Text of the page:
"Jon" is the story of a group of teens that appear to have been raised as a focus group, owned either by a super conglomerate or advertising agency. Interwoven with the social commentary, is a love story. Jon, who has never questioned the great life inside the facility, falls in love with Carolyn who has decided that life inside is not "authentic" and wants out. Jon, of course, must decide whether he will accompany Carolyn or not.

A few years ago when Oryx and Crake was a Canada Reads contender, its defender Olivia Chow tried to make the case that it was a love story. As much as I enjoyed that book, I didn't, couldn't, see it as a love story. "Jon," however, I do. It's also a critique on society, but love is crucial to the plot. Love represents an escape from the plastic, generic world of advertising. It might be a flawed blade of grass but it's beauty in its purest, individualized form.

I really, really enjoyed this story. Any author that can write "Which I was like, Dude, who thought this shit up?" and not lose me entirely, must be doing something right.

If you've written a post for Short Story Monday, please leave your link below...

Sunday, February 08, 2009

Saturday, February 07, 2009

Saturday Word Play- Cookbooks, 1 Step Forward 2 Steps Back



In this week's Saturday Word Play, we look at popular cookbooks. I'll give you the title, you tell me the chef. To help you out, I've given you letters either one ahead or two behind in the chef's last name. For instance if I gave you:

New New Orleans Cooking - KCIZRUG

You could figure out that it's (Emeril) LAGASSE. "K" one step forward to give you "L," "C" two steps back to give you "A," "I" two steps back to give you "G," "Z" one step forward to give you "A," and so forth.

1. The Joy of Cooking- TQLACTGQ
2. Company's Coming series- RCQD
3. Deceptively Delicious- RDHPHGNC
4. Fast Food: Recipes From The F Word- TZLUZX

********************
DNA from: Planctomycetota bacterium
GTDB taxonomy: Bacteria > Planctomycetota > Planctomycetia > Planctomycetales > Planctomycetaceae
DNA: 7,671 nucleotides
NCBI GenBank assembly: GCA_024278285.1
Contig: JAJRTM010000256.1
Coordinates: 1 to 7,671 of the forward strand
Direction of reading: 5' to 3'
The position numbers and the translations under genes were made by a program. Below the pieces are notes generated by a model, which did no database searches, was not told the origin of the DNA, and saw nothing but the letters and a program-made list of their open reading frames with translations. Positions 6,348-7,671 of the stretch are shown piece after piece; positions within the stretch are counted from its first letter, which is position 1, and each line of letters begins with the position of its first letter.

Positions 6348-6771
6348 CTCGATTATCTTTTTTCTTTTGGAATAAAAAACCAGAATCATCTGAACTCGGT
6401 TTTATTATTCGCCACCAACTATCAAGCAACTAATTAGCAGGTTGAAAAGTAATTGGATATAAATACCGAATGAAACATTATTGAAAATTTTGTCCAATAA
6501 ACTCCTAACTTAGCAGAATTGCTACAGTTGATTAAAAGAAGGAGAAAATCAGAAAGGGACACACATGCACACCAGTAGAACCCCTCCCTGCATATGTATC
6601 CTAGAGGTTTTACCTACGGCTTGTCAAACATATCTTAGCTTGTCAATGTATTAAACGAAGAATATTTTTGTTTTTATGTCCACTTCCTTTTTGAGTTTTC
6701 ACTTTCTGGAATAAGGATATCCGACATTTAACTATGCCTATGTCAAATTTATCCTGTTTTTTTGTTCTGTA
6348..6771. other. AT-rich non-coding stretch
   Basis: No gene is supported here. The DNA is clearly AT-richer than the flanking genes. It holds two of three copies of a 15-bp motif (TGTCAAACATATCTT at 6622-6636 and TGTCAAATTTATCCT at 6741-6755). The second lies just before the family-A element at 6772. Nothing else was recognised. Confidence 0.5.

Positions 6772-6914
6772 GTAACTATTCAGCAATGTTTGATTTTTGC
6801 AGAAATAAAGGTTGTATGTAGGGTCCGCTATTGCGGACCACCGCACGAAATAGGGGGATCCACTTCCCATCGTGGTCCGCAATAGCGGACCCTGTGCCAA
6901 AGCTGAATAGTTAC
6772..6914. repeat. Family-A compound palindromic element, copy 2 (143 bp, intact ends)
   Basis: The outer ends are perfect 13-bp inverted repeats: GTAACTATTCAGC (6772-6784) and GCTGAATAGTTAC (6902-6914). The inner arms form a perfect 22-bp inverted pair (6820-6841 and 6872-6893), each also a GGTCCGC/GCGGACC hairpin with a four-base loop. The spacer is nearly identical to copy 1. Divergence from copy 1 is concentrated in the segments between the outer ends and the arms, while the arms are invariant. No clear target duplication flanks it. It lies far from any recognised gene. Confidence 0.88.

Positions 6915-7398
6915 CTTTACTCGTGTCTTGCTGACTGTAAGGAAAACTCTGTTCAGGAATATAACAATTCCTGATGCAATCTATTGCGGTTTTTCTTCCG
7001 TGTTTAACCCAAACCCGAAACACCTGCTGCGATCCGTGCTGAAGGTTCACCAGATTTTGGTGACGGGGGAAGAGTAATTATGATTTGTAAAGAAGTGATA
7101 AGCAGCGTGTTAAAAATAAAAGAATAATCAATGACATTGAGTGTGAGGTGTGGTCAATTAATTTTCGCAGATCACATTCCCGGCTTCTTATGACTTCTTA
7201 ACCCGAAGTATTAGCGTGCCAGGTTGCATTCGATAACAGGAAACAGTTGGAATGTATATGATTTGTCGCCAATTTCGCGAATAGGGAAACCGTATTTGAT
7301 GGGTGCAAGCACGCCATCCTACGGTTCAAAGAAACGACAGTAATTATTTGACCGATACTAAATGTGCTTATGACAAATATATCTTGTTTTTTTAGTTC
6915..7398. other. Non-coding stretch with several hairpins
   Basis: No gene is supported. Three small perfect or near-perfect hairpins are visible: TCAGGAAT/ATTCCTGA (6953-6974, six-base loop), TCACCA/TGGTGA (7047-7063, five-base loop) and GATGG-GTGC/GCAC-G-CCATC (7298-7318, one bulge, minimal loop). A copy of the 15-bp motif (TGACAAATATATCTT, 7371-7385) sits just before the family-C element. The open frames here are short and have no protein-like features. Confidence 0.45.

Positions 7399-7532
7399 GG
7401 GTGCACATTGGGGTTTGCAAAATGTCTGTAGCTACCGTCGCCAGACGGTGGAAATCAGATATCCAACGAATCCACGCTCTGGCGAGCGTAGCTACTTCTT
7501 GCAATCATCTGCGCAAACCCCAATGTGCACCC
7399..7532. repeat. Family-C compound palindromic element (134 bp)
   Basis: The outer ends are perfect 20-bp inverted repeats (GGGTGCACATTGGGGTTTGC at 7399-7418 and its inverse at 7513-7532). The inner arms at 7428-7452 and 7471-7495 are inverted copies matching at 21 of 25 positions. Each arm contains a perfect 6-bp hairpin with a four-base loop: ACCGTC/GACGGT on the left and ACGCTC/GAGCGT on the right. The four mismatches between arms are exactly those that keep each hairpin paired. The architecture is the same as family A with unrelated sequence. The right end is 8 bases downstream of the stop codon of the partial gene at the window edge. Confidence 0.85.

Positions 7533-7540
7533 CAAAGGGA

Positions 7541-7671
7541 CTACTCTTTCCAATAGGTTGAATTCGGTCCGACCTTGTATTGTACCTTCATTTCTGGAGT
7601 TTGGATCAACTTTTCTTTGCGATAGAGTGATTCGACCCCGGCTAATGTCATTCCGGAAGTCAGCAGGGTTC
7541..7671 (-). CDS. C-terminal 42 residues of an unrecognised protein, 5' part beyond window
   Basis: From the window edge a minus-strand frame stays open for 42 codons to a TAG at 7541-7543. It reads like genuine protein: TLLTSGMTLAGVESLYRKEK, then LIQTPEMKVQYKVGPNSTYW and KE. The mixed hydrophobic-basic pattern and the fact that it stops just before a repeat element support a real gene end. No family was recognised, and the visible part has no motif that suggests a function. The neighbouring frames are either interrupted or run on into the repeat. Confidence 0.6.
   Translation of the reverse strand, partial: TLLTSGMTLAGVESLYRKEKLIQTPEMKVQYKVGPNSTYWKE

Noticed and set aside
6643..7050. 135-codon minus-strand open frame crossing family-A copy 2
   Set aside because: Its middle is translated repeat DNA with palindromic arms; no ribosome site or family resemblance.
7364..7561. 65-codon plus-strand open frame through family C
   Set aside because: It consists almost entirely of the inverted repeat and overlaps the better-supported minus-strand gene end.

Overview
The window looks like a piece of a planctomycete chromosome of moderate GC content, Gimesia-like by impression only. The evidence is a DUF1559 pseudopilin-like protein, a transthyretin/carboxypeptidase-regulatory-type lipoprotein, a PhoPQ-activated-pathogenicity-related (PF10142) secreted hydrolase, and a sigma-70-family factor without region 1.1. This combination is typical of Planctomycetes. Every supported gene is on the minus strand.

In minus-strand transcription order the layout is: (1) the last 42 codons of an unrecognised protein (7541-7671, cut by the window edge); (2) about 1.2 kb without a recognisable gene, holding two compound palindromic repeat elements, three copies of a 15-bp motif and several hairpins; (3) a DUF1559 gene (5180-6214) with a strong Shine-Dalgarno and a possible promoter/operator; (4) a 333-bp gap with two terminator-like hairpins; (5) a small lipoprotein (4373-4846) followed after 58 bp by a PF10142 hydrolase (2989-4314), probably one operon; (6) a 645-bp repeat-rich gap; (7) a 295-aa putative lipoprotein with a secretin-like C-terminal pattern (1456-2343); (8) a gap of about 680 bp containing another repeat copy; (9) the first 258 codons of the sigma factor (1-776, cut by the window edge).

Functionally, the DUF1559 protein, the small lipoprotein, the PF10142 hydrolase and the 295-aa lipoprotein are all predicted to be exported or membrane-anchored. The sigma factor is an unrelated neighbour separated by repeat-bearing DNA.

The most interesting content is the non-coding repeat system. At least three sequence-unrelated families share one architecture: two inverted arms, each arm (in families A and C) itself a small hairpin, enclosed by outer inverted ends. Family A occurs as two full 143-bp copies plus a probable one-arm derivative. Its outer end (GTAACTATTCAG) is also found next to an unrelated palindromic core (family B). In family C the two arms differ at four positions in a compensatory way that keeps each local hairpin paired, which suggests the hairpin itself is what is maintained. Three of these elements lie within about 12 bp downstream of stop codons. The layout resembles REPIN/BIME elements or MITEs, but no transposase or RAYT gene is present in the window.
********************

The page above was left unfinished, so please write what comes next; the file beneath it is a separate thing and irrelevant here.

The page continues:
5. The Naked Chef- NNHXDT
6. Mastering The Art of French Cooking- BGKKC
7. The Moosewood Cookbook- JCVBDM
8. How To Cook Everything- AKSSOCM
9. The Frugal Gourmet- UOKVJ
10. Pizza, Pasta and More- OTEM

Friday, February 06, 2009

Reader's Diary #448- Domenico Capilongo: I thought elvis was italian


My only issue with Domenico Capilongo's I thought Elvis was italian is the cover. Something about the quirkiness of the title and the 4 velvet Elvises in karate stances led me to believe it would be a collection of funny poems. While there are witty poems, and a few smiles here and there, they are generally more contemplative than quirky. However, there are a lot of poems about Italians and karate, so it's not entirely a false impression.

One of the first things that struck me about Capilongo's poetry is the amount of body imagery he uses. I can pretty much open the book at random and find references to some body part:

"like the hands of a roman caligrapher"

"the pain shooting from my calves"

"your chest heaving"

It was a welcome sensation, sort of allowing me to "feel" the poem rather than simply visualizing it. I was curious as to where it came from. Perhaps, as a karate student, Capilongo is more in tune with the body. Or maybe it's something in his Italian-Canadian heritage. He does mention something about Italians talking with their hands. Though I admit I know very little about Italian culture. Growing up in outport Newfoundland, the only Italians I knew liked to jump on turtles and throw barrels at gorillas.

There's a vein of humility, curiosity, imagination and discovery that runs through the book and it's all quite charming.